We first observe that as $\frac{\mu(p^k)}{\sigma(p^k)}$ is equal to $1$ if $k = 0$, $-\frac{1}{p + 1}$ if $k = 1$, and $0$ otherwise, its Dirichlet series is
\[\sum_{n = 1}^{\infty} \frac{\mu(n)}{\sigma(n) n^s} = \prod_p \left(1 - \frac{1}{(p + 1) p^s}\right) = \frac{R(s)}{\zeta(s + 1)},\]
where
\[R(s) = \prod_p \left(1 + \frac{1}{(p + 1)(p^{s + 1} - 1)}\right).\]
Note that for $\sigma > -1$, the terms in the Euler product for $R(\sigma)$ are of the form $1 + a_p(\sigma)$ with $a_p(\sigma) = \frac{1}{(p + 1)(p^{\sigma + 1} - 1)}$. Since $\sum_p a_p(\sigma)$ converges for $\sigma > -1$, it follows that $R(s)$ is absolutely convergent for $\Re(s) > -1$ and defines a holomorphic function in that region. Moreover, $R(0) = \zeta(2) = \frac{\pi^2}{6}$.

Let $\Theta$ denote the supremum of the real parts of the zeroes of $\zeta(s)$. Suppose in order to obtain a contradiction that
\[\sum_{n \leq x} \frac{\mu(n)}{\sigma(n)} \log \frac{x}{n} - \frac{\pi^2}{6} < x^{-1 + \Theta - \varepsilon}\]
for all $x > x_{\varepsilon}$. Then Landau's lemma implies that if $\sigma_c$ is the infimum of $\sigma \in \mathbb{R}$ for which
\[\int_{1}^{\infty} \left(x^{-1 + \Theta - \varepsilon} - \sum_{n \leq x} \frac{\mu(n)}{\sigma(n)} \log \frac{x}{n} + \frac{\pi^2}{6}\right) x^{-\sigma} \, \frac{dx}{x}\]
is convergent, then
\[\int_{1}^{\infty} \left(x^{-1 + \Theta - \varepsilon} - \sum_{n \leq x} \frac{\mu(n)}{\sigma(n)} \log \frac{x}{n} + \frac{\pi^2}{6}\right) x^{-s} \, \frac{dx}{x}\]
is holomorphic in the right half-plane $\Re(s) > \sigma_c$ but not at the point $\sigma_c \in \mathbb{R}$. On the other hand, this integral is equal to
\[\frac{1}{s + 1 - \Theta + \varepsilon} - \frac{R(s)}{s^2 \zeta(s + 1)} + \frac{\zeta(2)}{s}\]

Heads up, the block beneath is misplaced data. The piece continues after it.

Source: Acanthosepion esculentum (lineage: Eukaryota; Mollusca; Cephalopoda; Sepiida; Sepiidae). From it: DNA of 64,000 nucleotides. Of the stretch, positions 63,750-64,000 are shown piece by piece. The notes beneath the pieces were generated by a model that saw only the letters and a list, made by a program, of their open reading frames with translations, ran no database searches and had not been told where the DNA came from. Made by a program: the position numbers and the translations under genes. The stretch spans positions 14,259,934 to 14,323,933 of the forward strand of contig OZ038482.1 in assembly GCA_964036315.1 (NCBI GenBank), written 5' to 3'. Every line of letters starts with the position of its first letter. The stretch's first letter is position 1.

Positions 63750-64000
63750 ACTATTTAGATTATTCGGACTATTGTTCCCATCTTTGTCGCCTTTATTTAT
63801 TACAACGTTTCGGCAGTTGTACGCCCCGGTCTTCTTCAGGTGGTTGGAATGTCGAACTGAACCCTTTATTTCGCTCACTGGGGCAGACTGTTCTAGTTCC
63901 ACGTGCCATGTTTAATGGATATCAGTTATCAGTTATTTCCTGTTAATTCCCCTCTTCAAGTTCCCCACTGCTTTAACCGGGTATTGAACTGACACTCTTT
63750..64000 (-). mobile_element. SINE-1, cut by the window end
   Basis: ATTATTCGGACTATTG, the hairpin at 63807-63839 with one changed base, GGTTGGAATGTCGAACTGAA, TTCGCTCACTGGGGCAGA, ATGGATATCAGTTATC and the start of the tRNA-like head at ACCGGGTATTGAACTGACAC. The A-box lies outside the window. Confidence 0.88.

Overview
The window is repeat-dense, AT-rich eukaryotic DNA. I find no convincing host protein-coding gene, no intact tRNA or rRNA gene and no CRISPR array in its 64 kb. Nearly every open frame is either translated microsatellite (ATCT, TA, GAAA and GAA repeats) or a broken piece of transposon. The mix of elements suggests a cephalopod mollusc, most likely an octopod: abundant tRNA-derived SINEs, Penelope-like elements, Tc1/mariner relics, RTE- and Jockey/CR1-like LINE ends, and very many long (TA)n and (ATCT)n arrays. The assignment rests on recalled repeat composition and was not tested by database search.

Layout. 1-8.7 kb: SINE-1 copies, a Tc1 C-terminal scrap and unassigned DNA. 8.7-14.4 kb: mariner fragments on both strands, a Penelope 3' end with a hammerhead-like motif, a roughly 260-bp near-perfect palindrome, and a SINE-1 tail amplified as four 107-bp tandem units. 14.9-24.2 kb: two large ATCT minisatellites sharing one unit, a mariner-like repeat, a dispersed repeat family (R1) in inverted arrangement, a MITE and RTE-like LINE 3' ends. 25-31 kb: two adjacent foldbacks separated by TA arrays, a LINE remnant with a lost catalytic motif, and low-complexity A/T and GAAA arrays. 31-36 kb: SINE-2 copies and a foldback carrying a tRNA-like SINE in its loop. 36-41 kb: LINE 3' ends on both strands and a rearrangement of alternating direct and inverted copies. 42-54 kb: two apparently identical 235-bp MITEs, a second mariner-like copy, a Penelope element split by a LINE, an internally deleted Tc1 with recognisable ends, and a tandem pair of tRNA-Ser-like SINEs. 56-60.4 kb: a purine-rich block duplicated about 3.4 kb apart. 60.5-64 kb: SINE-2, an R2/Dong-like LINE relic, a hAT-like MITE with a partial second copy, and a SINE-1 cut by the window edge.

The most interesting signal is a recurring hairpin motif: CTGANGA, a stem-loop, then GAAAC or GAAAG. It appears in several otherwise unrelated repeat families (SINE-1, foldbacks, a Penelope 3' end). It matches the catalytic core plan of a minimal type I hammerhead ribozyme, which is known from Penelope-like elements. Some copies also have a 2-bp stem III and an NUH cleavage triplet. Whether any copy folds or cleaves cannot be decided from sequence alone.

for $\Re(s) > 0$ and hence for $\Re(s) > \sigma_c$ by analytic continuation. However, this expression has a pole at $s = -1 + \Theta - \varepsilon$ and no other poles on the real line segment $\sigma > -1 + \Theta - \varepsilon$, yet by the definition of $\Theta$, there are poles in the strip $-1 + \Theta - \varepsilon < \Re(s) \leq -1 + \Theta$. Thus a contradiction is obtained, and so it follows that
\[\sum_{n \leq x} \frac{\mu(n)}{\sigma(n)} \log \frac{x}{n} - \frac{\pi^2}{6} = \Omega_+\left(x^{-1 + \Theta - \varepsilon}\right).\]
The same method shows that
\[\sum_{n \leq x} \frac{\mu(n)}{\sigma(n)} \log \frac{x}{n} - \frac{\pi^2}{6} = \Omega_-\left(x^{-1 + \Theta - \varepsilon}\right),\]
so that
\[\sum_{n \leq x} \frac{\mu(n)}{\sigma(n)} \log \frac{x}{n} - \frac{\pi^2}{6}\]
changes sign infinitely often. With a little extra work, we can show that
\[\sum_{n \leq x} \frac{\mu(n)}{\sigma(n)} \log \frac{x}{n} - \frac{\pi^2}{6} = \Omega_{\pm}\left(x^{-1/2}\right).\]

All of this raises the question:

Why does there seem to be a bias?

In other problems like disproving Pólya's conjecture, the bias stems from a term of the same order as the oscillatory terms coming from the zeroes of $\zeta(s)$. But this is not the case in this setting; as Greg mentions in the comments, if we additionally assume the Riemann hypothesis and the Linear Independence hypothesis, then we can show (modulo some details about the growth of $R(s)$ on the line $\Re(s) = -1/2$) that the set
\[\left\{x \in [1,\infty) \colon \sum_{n \leq x} \frac{\mu(n)}{\sigma(n)} \log \frac{x}{n} - \frac{\pi^2}{6} < 0\right\}\]
has a limiting logarithmic density that is equal to $1/2$.

So where does the bias come from? I believe it's due to a lower order term. As $s$ tends to $-1$, $1/\zeta(s+1)$ tends to $-2$, whereas $R(s)$ is positive and blows up as $s \to -1$. In fact, it blows up in two ways: one way from the prime $p = 2$, and the other from the product over the remaining primes. This suggests that $R(s) \sim C/(s + 1)^2$ as $s \to -1$ for some positive constant $C > 0$. So this will give a lower order term of size $-\frac{C' \log x}{x}$ in the asymptotic expansion of $\sum_{n \leq x} \frac{\mu(n)}{\sigma(n)} \log \frac{x}{n} - \frac{\pi^2}{6}$, where $C' > 0$ is some positive constant.

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